MFIs stare at repayment crisis in rural Assam
Mired in debt Assam micro borrowers’ indebtedness is more than double the national average.
Various organisations in the upper part of the northeastern state have joined the chorus seeking an inquiry into the operation of microfinance lenders as several micro borrowers are said to be exposed to high debt. Reports of unrest have come from districts such as Dibrugarh, Golaghat, Jorhat, Sibsagar and Tinsukia.
An internal study conducted by Microfinance Institutions Network (MFIN), which is the self-regulator for the sector, shows that indebtedness of micro borrowers in Assam is more than double the national average while it is four times in these five districts. “The trouble in Assam is a result of what we have predicted long before,” MFIN chairperson Manoj Nambiar said. “Post demonetisation, there have been influx of new players in the microfinance sector, which are not necessarily guided by the same rules, leading to overlending.” “Now when the cash flow is getting tightened with falling annual household income on account of rural slowdown, non-repayment of loans has started happening.”
The study extracted 700,000 customer data from five districts following the mass default and found that 7% of borrowers have more than ₹1 lakh outstanding loans as on March, breaching the Reserve Bank of India’s prescribed limit, compared to the national average of 3%. The RBI limit for micro loans per borrower was ₹1 lakh, which has been revised as recently as in October to ₹1.25 lakh. High customer leverage of 11% was seen in the five affected districts. The study shows that among highly indebted borrowers, 24% have taken loans from more than three lenders. About 38% of high-indebted customers have not taken a single loan from NBFC-MFI, 41% have single NBFC-MFI as lender, 19% have taken loans from two NBFC-MFIs. Only 2% have more than two NBFC-MFIs as lenders. RBI rules say not more than two NBFC-MFI should lend to a specific borrower while there is no bar on the number of bank lending to the same borrower. “NBFC-MFIs have no other option but to follow RBI’s guidelines for microfinance as well as the industry code of conduct, but the same does not apply to small finance banks, universal banks and other lenders. That is where the need for the ‘Code for Responsible Lending’ (CLR) comes in play,” Nambiar, who is driving the CRL project, said.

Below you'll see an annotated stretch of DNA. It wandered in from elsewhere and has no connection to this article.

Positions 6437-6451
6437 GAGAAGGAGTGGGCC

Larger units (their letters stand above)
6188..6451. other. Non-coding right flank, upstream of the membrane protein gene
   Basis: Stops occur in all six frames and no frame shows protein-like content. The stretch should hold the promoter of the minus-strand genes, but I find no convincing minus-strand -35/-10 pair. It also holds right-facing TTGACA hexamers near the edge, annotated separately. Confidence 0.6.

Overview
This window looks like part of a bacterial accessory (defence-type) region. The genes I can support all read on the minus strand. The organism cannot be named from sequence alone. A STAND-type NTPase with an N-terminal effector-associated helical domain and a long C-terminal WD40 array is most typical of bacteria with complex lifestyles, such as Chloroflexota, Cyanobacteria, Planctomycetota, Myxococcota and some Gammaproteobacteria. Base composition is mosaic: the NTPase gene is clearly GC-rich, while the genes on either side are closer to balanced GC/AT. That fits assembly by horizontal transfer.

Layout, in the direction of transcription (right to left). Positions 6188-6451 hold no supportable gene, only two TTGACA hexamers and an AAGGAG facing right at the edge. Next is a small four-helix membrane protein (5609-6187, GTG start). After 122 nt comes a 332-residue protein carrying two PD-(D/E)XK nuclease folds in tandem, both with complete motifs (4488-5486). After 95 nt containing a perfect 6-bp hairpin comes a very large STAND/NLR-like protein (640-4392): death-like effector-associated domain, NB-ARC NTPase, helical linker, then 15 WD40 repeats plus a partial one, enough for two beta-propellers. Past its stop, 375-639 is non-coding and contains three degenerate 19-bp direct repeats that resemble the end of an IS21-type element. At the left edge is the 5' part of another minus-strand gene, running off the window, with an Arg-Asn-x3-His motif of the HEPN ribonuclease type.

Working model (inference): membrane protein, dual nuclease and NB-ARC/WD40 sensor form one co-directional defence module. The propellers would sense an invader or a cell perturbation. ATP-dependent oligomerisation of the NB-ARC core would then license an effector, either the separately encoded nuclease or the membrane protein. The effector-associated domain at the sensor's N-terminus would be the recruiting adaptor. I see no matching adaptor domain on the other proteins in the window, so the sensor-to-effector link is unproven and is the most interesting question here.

MFIN unveiled CLR for NBFC-MFIs, SFBs and banks in September to bar more than three lenders (agnostic of their stature) offering loans to a single borrower and cap the size of total lending to ₹1 lakh per borrower. However, protesters led by Jagrata Mahila Suraksha Samaj say operations of several microlenders were not transparent and they must be barred from operating in Assam.
Antara Dutta, member of the organisation, said women who have taken loans have been living under fear as failure to pay one instalment attracts penalty. “Around 19 to 20 people have committed suicide for not being able to repay loans. There is no concept of late payment of instalments in some MFIs, so people have to give away jewellery. They are into a vicious cycle of debts.”
Her claims of people committing suicides cannot be verified independently. MFIN and individual lenders have held meetings with local administrations to keep the situation under check. “I am aware (of the situation). Government is examining the issue,” Assam FM Himanta Biswa Sarma told ET. On Wednesday, distressed women borrowers with supporters from All Adivasi Student Association of Assam (AASAA), Krishak Mukti Sangram Samiti, Asom Jatiyatabadi Yuba Chatra Parishad, All Assam Tea Student Association, Tai Ahom Chatra Sanstha, and Tai Ahom Yuva Parishad Asom held a protest march in Dibrugarh seeking government’s intervention in the operation of the micro finance institutions.
They said borrowers have been pushed to penury. Rustom Kujur, vicepresident at AASAA, said loans are being offered without getting proper income certificate. “Multiple loans are issued to single borrowers. Huge interest is collected on weekly basis. Defaulters had to part with cycles, cooking gas cylinders, adult pigs and even CGI sheets from the homes,” he said. “Northeast states including Assam have been a good market for microfinance. The trouble was triggered by some local unions following some defaults. But most of our borrowers are with us. We at MFIN are taking every possible step to restore normalcy,” Nambiar said.
Counter rallies by the beneficiaries supporting micro lenders have also been seen in several parts of Assam with them giving slogans ‘Microfinance Zindabad!'